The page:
OEM licensing agreements are a significant part of the revenues of Bitdefender’s growing enterprise business.
Cybersecurity vendor Bitdefender and network security vendor WatchGuard Technologies have announced a new licensing agreement which puts Bitdefender’s anti-malware on WatchGuard’s network security solutions to block known and unknown advanced threats in real time.
Bitdefender is one of the many European-based anti-malware players – Romania in this case – who carved out a niche in their home region and then tried their luck at expansion. Bitdefender has been more successful than most of these, with more than 500 million users in more than 150 countries providing telemetry data. They have been in business since 2001. Their development, engineering and worldwide headquarters are still in Bucharest, Romania while their U.S. offices are in Santa Clara CA.
“We started out as an AV provider, back when that was all you needed, said Vincent Schiavo, Bitdefender’s Senior VP of Worldwide Sales and Marketing. “Since then we have expanded our range of offerings. We have both a consumer and enterprise group, although the technology is the same under the hood. We have a very strong enterprise offering for the data centre with lots of virtualization, which is purpose-built for that market and delivers excellent performance.” It’s available in both on-prem and cloud versions. They have also won multiple awards from different AV rating services, and are growing at a 100 per cent rate year over year in their enterprise business.
Licensing deals like with WatchGuard are important to Bitdefender’s business model
“We have 140 different licensed partners around the world, and it is a significant part of our business – between 10 and 15 per cent,” Schiavo said. “It’s also an extremely profitable part of our business. We have over 20 SDKs that we make available to OEM partners on a licensing business.”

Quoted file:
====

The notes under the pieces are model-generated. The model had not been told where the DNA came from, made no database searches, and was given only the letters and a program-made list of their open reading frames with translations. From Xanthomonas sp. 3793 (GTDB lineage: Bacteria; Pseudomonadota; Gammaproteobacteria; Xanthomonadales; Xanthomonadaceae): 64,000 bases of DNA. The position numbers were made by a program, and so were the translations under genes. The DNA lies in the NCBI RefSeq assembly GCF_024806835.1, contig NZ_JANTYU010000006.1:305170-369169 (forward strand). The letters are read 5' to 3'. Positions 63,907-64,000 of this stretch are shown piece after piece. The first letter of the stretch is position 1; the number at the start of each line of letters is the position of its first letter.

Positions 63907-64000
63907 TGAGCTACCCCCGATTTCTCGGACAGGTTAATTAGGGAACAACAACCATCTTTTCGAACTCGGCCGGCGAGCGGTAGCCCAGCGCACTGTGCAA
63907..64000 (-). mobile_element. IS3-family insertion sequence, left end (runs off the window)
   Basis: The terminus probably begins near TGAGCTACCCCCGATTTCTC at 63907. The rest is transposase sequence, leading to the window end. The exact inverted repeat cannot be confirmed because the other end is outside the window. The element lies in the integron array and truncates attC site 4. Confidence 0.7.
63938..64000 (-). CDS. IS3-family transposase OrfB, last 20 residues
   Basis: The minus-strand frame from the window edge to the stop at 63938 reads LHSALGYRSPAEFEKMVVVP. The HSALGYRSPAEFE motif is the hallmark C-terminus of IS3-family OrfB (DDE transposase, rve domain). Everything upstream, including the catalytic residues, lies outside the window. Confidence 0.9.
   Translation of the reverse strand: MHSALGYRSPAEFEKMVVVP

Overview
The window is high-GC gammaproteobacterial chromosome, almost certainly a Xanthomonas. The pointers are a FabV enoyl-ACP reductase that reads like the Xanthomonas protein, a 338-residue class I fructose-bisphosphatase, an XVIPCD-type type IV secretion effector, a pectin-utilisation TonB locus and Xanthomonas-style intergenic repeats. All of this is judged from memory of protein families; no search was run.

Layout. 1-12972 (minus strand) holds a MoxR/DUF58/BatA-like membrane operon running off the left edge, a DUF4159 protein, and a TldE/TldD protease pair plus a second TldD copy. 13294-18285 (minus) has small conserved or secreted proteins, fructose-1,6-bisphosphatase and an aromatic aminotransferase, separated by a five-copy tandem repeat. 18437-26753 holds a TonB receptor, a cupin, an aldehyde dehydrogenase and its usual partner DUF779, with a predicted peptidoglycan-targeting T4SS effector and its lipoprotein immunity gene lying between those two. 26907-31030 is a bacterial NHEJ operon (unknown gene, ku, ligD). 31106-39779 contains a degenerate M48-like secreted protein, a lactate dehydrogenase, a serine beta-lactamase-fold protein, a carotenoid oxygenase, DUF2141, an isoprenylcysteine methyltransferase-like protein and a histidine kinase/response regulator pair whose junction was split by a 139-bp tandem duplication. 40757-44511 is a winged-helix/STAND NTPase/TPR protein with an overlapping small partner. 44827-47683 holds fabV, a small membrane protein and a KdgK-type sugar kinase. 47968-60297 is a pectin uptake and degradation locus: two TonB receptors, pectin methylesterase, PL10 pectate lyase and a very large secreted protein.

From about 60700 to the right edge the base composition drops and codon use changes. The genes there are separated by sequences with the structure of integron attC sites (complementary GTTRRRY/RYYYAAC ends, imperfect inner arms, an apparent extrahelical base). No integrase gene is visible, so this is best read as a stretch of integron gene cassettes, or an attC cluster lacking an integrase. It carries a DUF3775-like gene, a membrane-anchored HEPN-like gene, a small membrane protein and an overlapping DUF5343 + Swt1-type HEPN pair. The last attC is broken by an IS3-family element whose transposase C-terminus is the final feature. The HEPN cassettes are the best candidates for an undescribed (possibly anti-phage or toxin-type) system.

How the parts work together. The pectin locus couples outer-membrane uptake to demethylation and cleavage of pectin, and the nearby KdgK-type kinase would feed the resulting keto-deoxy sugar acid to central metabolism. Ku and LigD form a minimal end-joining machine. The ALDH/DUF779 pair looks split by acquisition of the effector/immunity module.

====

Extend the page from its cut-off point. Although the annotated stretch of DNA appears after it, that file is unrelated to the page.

What is more unusual about the WatchGuard deal is Bitdefender’s decision to publicize it.
“We don’t make these kinds of announcements that often,” Schiavo said. “We are, however, starting to see more well-known brands licensing us. Publicizing them helps us build brand credibility as well as increasing revenue.”
The WatchGuard deal brings Bitdefender’s enterprise-grade solution to a company whose focus has been primarily on the SMB and the distributed enterprise. It came about because part of Bitdefender’s model is to compile lists of companies who could benefit from their SDKs and approach them.
“They had another incumbent partner previously, but companies often change their partners if they aren’t happy with the level of service,” Schiavo said. “Our software has been fully customized to work optimally with WatchGuard. We don’t license on a turnkey basis. It all works around the SDK and we have a steam of engineers dedicated to our OEM business that give access to the SDK, although the heavy lifting is done by the vendor.”
Bitdefender’s enterprise product only goes to market through the channel.
“We only sell through partners, and we aren’t overdistributed,” Schiavo said. “We work mainly with Lifeboat, as well as with Ingram Micro and another distributor that serves the very small part of the market. We also have a very aggressive deal registration program that provides a 20 per cent differential to protect the partner who registers the deal.”